Twenty-two studies were included, from which 30 groups of treated patients were differentiated (1,463 patients).
Most of the studies reported no drop-outs but some studies had drop-out rates up to 12%.
When all 30 treatment groups were pooled assuming 0% spontaneous improvement in the control group, surgical treatment increased success (d=3.39, P<0.000001) and no significant heterogeneity was detected (P=0.767).
Significant heterogeneity was detected when assuming 37.5 or 75% spontaneous improvement in the control group (P=0.011 and P=0.045 respectively). The meta-regression found that treatment success was correlated with the diagnosis. Patients with DDR had significantly less improvement than patients with other diagnoses. After taking the diagnosis into account, the data became statistically homogeneous (P=0.14).
At 0 and 37.5% improvement rates in the control group, arthroscopy significantly increased treatment success compared with the control: d (0% control rate) 2.68 (95% confidence interval, CI: 1.75, 3.61, P<0.000001) and d (37.5% control rate) 0.88 (95% CI: 0.54, 1.21, P<0.000001). No significant heterogeneity was detected. Disc repair/repositioning surgery significantly increased success compared with the control: d (0% control rate) 2.73 (95% CI: 1.14, 4.32, P=0.000386) and d (37.5% control rate) 0.73 (95% CI: 0.17, 1.30, P=0.005520). There was no statistically-significant difference for either type of surgery compared with a control success rate of 75% (P=0.49 for arthroscopy; P=0.32 for disc repair/repositioning). No significant difference was found between arthroscopy and disc repair/repositioning in patients with DDR, but the analysis may have been underpowered to detect a difference. No studies were identified of discectomy or arthrocentesis exclusively in patients with DDR.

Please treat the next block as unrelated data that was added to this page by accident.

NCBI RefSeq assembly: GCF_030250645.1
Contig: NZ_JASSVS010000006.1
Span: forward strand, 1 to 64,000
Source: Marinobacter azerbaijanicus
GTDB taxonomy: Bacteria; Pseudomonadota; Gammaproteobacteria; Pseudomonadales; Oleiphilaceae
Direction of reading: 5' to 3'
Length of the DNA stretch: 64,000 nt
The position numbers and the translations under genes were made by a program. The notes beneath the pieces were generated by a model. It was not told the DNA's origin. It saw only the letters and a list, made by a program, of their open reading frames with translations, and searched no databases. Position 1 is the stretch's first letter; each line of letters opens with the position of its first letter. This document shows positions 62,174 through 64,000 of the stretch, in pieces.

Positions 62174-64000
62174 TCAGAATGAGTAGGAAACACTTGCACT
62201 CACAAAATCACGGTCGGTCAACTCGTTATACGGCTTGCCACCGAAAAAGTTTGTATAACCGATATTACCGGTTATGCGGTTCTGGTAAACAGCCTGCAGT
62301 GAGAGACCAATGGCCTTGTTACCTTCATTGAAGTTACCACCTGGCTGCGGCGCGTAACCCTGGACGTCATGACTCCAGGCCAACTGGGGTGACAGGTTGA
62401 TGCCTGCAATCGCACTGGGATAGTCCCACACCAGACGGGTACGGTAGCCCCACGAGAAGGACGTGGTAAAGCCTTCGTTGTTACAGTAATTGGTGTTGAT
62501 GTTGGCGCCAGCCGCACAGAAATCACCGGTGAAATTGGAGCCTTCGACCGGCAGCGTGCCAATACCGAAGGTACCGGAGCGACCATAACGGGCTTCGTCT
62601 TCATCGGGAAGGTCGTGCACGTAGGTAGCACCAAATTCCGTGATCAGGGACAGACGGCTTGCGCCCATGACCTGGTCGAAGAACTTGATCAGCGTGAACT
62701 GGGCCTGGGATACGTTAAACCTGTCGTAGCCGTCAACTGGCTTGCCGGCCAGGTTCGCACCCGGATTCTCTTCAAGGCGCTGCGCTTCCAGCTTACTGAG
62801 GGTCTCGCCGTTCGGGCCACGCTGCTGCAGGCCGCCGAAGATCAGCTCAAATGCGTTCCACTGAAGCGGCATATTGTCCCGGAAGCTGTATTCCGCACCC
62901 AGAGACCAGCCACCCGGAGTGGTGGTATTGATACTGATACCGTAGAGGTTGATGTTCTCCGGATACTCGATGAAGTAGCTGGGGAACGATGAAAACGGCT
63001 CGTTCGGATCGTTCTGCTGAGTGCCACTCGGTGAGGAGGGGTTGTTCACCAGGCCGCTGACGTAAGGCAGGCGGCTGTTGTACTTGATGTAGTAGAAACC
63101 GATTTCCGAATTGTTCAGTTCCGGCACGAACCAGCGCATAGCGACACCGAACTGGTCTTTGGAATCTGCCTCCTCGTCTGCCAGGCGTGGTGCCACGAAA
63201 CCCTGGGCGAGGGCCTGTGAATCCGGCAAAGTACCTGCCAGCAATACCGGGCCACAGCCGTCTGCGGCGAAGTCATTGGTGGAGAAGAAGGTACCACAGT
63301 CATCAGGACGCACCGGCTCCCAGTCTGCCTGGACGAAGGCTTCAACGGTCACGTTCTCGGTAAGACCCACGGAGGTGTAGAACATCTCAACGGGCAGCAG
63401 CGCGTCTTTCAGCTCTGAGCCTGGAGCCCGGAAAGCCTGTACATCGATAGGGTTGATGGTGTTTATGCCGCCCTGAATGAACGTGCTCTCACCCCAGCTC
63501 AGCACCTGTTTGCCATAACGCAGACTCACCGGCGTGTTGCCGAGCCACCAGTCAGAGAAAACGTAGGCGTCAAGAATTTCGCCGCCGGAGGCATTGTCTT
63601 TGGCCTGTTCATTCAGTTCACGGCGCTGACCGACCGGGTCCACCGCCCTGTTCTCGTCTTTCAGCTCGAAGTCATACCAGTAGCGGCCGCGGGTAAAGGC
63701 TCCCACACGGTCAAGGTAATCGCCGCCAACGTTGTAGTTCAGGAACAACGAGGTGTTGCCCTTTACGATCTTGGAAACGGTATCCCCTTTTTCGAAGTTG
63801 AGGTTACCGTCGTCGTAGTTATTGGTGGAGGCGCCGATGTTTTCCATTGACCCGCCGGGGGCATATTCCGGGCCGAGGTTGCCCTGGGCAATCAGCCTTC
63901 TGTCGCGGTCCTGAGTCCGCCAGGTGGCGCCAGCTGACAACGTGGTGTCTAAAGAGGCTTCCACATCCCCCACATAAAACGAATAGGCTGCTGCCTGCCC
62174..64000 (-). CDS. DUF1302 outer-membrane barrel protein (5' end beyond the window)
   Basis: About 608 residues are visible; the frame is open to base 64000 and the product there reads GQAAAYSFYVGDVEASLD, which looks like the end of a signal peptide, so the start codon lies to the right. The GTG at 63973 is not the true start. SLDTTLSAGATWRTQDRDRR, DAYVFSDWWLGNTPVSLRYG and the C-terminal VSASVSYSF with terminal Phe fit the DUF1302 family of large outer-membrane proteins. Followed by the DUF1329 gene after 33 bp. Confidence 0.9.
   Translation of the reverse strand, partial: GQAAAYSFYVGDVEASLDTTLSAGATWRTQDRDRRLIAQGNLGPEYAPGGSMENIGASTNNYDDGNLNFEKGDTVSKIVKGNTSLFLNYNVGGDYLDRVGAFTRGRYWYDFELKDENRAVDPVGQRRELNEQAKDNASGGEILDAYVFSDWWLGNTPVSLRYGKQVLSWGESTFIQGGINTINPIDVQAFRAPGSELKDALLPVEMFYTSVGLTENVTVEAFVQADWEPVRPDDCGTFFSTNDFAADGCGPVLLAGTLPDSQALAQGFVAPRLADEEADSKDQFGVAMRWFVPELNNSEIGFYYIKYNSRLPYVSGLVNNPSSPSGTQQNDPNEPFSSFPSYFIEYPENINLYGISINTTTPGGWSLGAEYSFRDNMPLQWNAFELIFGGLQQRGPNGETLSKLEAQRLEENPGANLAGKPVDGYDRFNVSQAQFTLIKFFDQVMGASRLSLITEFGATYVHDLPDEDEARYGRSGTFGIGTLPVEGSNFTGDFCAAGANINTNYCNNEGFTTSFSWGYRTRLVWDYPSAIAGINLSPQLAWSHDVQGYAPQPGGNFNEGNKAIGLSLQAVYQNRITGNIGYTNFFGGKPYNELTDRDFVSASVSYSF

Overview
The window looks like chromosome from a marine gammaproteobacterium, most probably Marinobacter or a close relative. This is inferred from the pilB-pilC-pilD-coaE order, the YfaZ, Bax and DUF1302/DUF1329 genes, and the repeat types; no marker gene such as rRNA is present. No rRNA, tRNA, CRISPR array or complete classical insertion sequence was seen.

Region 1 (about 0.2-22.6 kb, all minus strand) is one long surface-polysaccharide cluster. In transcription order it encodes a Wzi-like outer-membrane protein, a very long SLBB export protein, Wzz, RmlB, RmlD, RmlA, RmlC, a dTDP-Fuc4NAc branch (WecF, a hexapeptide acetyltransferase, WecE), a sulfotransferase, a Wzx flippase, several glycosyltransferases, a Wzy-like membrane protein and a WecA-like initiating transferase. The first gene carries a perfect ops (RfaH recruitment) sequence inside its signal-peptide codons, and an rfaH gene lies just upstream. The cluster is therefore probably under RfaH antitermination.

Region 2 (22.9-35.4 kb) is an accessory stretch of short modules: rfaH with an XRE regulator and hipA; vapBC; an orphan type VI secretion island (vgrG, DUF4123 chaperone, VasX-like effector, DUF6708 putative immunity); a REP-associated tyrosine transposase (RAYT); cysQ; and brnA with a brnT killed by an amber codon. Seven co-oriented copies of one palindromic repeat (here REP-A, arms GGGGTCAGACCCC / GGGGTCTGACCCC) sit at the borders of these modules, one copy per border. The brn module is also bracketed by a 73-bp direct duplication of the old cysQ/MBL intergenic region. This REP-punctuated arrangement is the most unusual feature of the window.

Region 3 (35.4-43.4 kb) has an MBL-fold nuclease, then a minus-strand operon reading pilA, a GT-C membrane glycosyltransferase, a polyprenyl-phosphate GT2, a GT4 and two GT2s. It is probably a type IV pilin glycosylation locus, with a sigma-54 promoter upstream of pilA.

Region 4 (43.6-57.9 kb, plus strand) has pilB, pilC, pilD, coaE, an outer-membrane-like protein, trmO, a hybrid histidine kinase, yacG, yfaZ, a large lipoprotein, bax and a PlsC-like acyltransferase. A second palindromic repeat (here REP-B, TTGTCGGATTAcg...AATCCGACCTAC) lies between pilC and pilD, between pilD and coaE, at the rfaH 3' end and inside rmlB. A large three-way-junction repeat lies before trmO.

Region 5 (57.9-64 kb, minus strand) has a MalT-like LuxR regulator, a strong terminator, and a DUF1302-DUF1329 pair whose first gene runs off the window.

Arthroscopy and arthrocentesis significantly improved success using control rates of 0, 37.5 and 75%. There was no significant difference in success for disc repair using a control rate of 75% in spontaneous recovery, but success was significant at the 0 and 37.5% control rates. There was no significant difference between arthroscopy and arthrocentesis using any of the success rates in the control group; data were presented. No significant heterogeneity was detected for any of the treatment groups. No studies of discectomy only enrolled patients with DDWOR.
Too few studies of patients with DDWOR or degenerative joint disease were identified to permit a meta-analysis.